Corrections or additions?

This article by Kevin L. Carter was prepared for the January 29, 2003 edition of U.S.

1 Newspaper. All rights reserved.

From Cuba With Love

In these times of official American belligerence towards

certain Mid-East dictators, international terrorists, and other "evildoers,"

we tend to forget that politics have long intruded on cultural subjects

closer to home.

Dionisio de Jesus Valdes — better known as Chucho Valdes —

one of the greatest jazz pianists alive, and the keeper of the flame

of Cuba’s longstanding pianistic traditions, has played many concerts

outside of Cuba. He has recorded several albums for American record

companies. But on more than one occasion, politics has kept Chucho

Valdes, who maintains his home in Cuba, from coming to America.

Last year, for instance, Valdes was unable to come to the Latin Grammy

Awards show in Hollywood because he and 20 other Cubans were denied

entry visas by the State Department. (He won anyway, for his album

"Canciones Ineditas," adding to three Grammys already in his

possession.)

Chucho Valdes is scheduled to perform Friday, January 31, at McCarter

Theater, and there are no indications that politics will impede this

trip. Valdes’ appearance will be an important artistic gesture during

a time in which cultural exchanges between the U.S. and Cuba are under

renewed threat.

The archaic, Cold War-vintage embargo on Cuba had, for most of the

43-year tenure of Fidel Castro, kept Cuban music — one of the

world’s great cultural treasures — away from American ears. The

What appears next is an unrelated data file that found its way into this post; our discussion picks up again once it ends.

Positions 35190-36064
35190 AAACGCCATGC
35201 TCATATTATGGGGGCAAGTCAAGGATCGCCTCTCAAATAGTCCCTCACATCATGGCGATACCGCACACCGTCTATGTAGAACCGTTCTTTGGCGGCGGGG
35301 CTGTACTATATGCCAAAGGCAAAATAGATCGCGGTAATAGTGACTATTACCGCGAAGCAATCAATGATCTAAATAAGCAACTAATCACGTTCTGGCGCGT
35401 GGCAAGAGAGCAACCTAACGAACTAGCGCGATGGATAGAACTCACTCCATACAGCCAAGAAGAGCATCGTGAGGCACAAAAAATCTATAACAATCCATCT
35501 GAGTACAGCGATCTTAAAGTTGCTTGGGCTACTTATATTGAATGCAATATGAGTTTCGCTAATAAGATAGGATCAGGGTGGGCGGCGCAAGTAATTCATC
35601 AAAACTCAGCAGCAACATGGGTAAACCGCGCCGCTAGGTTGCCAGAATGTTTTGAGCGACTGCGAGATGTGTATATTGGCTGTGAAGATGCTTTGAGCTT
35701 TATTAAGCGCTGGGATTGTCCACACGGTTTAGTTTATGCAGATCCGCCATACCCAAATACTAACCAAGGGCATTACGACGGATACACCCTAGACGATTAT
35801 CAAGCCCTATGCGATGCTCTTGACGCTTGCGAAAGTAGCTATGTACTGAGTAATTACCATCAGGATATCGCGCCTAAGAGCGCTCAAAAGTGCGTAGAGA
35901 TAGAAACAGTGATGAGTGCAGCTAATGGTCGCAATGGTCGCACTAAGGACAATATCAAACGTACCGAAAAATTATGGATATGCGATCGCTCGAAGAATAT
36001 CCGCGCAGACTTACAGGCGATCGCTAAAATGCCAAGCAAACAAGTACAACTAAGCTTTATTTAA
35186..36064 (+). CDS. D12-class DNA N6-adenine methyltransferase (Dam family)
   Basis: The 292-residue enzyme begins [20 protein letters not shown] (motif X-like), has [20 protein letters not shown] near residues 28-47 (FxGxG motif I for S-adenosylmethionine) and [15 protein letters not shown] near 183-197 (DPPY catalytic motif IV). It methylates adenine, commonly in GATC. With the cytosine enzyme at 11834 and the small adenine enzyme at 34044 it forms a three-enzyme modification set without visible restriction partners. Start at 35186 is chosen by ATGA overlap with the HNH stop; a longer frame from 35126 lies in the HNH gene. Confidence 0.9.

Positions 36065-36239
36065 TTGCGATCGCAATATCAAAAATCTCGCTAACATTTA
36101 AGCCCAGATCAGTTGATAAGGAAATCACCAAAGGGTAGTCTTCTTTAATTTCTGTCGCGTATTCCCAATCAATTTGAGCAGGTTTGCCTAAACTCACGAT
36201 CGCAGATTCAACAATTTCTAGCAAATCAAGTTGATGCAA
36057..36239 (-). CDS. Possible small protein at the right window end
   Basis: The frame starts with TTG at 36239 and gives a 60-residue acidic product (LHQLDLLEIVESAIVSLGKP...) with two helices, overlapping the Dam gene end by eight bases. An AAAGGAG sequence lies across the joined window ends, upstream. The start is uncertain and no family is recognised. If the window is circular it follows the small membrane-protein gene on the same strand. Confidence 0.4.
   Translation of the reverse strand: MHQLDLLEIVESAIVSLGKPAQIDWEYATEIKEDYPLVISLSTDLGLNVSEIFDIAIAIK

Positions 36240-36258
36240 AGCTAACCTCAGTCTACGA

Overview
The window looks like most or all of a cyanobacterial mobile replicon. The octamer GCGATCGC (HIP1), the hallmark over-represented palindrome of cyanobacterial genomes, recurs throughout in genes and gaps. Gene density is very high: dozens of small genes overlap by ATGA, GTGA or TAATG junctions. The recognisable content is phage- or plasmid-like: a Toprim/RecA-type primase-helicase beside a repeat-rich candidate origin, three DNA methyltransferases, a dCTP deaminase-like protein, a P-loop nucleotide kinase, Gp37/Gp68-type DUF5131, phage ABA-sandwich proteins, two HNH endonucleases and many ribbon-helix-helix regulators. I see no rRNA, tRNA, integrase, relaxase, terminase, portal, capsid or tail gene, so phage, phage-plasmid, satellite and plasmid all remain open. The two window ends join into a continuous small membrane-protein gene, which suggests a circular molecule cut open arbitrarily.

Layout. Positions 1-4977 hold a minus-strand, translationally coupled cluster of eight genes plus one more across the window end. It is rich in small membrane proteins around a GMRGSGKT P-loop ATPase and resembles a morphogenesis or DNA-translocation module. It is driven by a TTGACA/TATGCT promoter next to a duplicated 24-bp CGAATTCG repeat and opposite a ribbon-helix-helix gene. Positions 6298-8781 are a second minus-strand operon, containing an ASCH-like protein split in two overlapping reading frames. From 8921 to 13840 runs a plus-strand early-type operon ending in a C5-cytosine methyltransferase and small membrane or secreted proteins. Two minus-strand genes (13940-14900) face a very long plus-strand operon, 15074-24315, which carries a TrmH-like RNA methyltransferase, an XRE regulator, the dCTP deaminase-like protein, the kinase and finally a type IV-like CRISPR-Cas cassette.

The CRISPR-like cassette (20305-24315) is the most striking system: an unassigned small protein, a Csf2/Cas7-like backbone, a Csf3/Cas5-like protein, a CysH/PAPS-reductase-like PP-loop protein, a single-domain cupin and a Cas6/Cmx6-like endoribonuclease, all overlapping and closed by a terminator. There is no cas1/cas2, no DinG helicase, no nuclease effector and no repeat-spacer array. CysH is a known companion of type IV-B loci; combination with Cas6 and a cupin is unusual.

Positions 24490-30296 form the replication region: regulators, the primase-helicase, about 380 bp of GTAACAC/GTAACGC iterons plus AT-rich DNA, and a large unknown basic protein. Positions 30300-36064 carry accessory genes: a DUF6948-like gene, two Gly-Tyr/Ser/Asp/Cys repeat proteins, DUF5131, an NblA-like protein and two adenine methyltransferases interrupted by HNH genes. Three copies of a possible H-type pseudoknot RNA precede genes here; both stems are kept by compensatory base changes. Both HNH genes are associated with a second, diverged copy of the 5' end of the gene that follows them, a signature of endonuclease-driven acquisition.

matter was both inexcusable and ironic, since Cuban music contributed

directly to the origins of American jazz. Before the overthrow of

Cuba’s mob-dominated Batista regime, Cuban musicians such as Chano

Pozo, Alberto Socarras, Mario Bauza, and Frank "Machito" Grillo

had played in the U.S. with the top jazz musicians of their time.

Among these artists was Bebo Valdes, a pianist and arranger ("Nat

King Cole En Espanol") and the father of Chucho Valdes.

There was another international connection: among the first great

jazz musicians in New Orleans during and after the turn of the last

century were Cuban immigrant instrumentalists such as Lorenzo Tio,

Manuel Perez, and Willie Santiago. Even Jelly Roll Morton said that

much of his early inspiration as a jazz pianist came from one of his

early teachers — who happened to be from Cuba.

A breakthrough finally came in 1979. Under Jimmy Carter, a small group

of American musicians, led by Dizzy Gillespie, who had befriended

Chano Pozo 30 years earlier, made two trips to Cuba and were blown

away by the musicians they found there. These musicians, despite two

decades of official enmity, had studied American jazz, internalized

it, and given it back, combined and recombined with their own Cuban

musical DNA.

The results were astonishing. One result of Cuba’s state-controlled

culture machine, for better or for worse, was that promising musicians

were educated in conservatories, where they received intensive training.

Indeed, Chucho Valdes, growing up in Fidel’s Cuba (in 1960 his father

moved to Mexico and then Spain, but Chucho stayed) spent most of his

teen years studying classical music with composers such as Ernesto